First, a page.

Monday, September 10, 2012

Bad Incentives in Financial Aid

I blogged a bit last week about why artificially lowering the interest rate on financial aid for college or increasing grants to potential students may not help all students, but instead lead to rising tuition, higher taxes, or inefficient amounts of schooling.

Today the WSJ reports on bad incentives in the process for applying to financial aid (through both colleges and the government). Of course, the article isn't pitched as a call for changing the bad incentives, but as a guide for parents and students on how to maximize their aid.

Most of the bad incentives come from the following facts about aid:
1) A rule of thumb: a 10,000 dollar reduction in income leads to an increase of about 3000 dollars in aid.
2) The only year of income looked at is the year before the student enrolls in college.



Why do these facts create bad incentives? Because people (parents, students, grandparents, . . . ) can partially control their own income, and only looking at one year makes it easy to transfer income from the aid year into the year before or the year after. In addition, and less obviously, if the aid would have come in the form of grants, to the extent the rule of thumb holds, it can be thought of as a 30% marginal tax rate on wages for that year. [UPDATE: Unsurprisingly, John Cochrane saw this as well and expounded on why the total marginal tax rate matters so much and why it's much higher than many people think. See his post here.]

The WSJ dispenses the following advice summing up the mess:
Experts urge families to get an early start and keep their earnings as low as possible during that year. 
Yes, that's right. Your goal is to earn less. If that isn't signaling that there are some distorted incentives, I don't know what is. Some specifics:
[T]ake any big windfalls, such as capital gains or the sale of a property, before [that year]. . . . If you own a business, you may want to defer compensation or take a lower annual salary.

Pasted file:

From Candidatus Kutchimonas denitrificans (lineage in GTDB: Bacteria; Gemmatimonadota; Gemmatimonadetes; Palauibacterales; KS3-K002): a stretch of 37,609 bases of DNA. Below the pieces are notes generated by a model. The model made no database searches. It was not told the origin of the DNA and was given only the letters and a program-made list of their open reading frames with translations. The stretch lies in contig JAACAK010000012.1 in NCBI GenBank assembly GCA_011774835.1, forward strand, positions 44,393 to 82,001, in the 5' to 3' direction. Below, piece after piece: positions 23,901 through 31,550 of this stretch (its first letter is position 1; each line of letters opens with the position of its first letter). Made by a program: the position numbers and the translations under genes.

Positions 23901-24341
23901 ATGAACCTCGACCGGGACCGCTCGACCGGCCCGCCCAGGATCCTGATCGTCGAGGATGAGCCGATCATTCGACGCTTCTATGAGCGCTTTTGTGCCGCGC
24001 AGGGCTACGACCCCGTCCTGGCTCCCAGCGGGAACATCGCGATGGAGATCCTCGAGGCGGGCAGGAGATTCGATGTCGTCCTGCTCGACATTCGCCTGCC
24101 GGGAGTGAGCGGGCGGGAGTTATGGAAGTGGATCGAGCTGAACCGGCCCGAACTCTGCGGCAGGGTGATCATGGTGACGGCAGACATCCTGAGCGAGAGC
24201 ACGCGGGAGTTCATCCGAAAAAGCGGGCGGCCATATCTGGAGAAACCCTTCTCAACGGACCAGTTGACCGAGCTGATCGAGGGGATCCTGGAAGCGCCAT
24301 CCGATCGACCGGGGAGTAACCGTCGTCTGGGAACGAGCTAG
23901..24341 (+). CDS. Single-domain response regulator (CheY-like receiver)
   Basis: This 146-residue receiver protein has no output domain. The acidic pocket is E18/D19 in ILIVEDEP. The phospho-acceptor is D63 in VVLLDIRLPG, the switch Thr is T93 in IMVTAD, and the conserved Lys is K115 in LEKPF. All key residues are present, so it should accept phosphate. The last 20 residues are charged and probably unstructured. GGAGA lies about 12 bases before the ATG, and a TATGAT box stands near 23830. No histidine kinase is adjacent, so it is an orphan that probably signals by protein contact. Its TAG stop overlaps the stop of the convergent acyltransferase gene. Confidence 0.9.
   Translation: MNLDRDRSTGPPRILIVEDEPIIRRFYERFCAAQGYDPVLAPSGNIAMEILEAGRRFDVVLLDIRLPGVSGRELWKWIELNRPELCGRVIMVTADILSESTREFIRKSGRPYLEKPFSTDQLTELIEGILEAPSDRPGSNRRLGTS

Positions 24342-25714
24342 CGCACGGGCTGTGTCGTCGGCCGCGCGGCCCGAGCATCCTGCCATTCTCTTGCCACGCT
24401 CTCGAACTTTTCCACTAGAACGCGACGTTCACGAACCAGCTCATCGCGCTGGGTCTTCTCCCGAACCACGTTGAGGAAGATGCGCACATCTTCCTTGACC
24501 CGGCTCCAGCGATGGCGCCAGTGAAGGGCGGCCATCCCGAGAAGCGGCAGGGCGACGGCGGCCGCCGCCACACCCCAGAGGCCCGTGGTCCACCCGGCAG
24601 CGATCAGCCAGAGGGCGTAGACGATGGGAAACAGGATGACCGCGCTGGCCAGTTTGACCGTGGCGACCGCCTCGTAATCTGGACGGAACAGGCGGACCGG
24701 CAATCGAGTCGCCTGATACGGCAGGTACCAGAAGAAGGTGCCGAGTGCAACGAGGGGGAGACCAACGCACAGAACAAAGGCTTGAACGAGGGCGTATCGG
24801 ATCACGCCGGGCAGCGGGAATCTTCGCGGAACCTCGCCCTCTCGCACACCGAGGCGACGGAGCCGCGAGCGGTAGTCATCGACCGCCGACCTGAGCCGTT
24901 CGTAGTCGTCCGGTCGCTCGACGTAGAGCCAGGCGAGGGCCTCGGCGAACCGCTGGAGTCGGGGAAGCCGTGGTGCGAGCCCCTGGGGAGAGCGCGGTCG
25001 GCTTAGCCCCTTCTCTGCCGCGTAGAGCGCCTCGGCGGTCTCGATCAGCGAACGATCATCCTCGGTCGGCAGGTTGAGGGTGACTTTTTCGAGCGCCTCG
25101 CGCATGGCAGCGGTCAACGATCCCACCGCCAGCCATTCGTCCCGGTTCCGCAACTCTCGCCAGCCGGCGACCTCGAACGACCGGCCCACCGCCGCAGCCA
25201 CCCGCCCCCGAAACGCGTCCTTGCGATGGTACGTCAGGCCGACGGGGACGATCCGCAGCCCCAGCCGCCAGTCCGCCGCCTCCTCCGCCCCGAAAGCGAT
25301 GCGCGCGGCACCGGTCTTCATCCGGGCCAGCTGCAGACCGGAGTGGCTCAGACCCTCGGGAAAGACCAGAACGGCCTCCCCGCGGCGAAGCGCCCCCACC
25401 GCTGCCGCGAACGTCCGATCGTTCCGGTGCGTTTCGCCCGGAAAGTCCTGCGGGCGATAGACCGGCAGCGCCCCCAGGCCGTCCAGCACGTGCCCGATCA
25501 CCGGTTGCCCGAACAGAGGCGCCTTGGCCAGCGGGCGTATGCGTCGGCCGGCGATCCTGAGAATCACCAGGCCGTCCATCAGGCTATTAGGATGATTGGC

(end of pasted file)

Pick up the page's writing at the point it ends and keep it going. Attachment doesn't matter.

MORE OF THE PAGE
But wait, it gets even better:
You don't want to overdo it. The Internal Revenue Service may come after you for not paying yourself a fair wage. 
I doubt many people would like it if they knew the IRS was going after business owners and executives for not paying themselves enough. Yes, this is partially to correct for bad incentives to underpay oneself, but why not just fix the underlying incentives problem, instead?

Also, there is a third fact:
3) Accounts and transfers are not treated equally

Money that is in the student's name is treated more harshly than money in the parents' names, for instance. Money marked for education spending is treated more harshly. For example:
Adding 10,000 dollars to a child's bank account could mean 2000 dollars less aid.
Grandma giving your child 5000 dollars from her 529 plan could mean as much as 2500 dollars less aid.
Mom and Dad putting 10,000 dollars into their 529 plan could mean up to 564 dollars less aid. 
And this great advice:
[P]arents should transfer the child's assets -- that includes any money in checking and savings accounts -- into a 529 plan, a tax-advantaged saving account for college.
Yes, that's right. If you try to teach your high schoolers' financial responsibility by giving them their own accounts, they get less aid. And if you save responsibly for your children's education over the years, your children get less aid. This incentivizes undersaving for college, leading to expectations that the government or university aid will pick up the slack. This is another example of unintended consequences: aid is meant to help those who can't save enough for college, but instead it encourages people not to save for college even when they can. 

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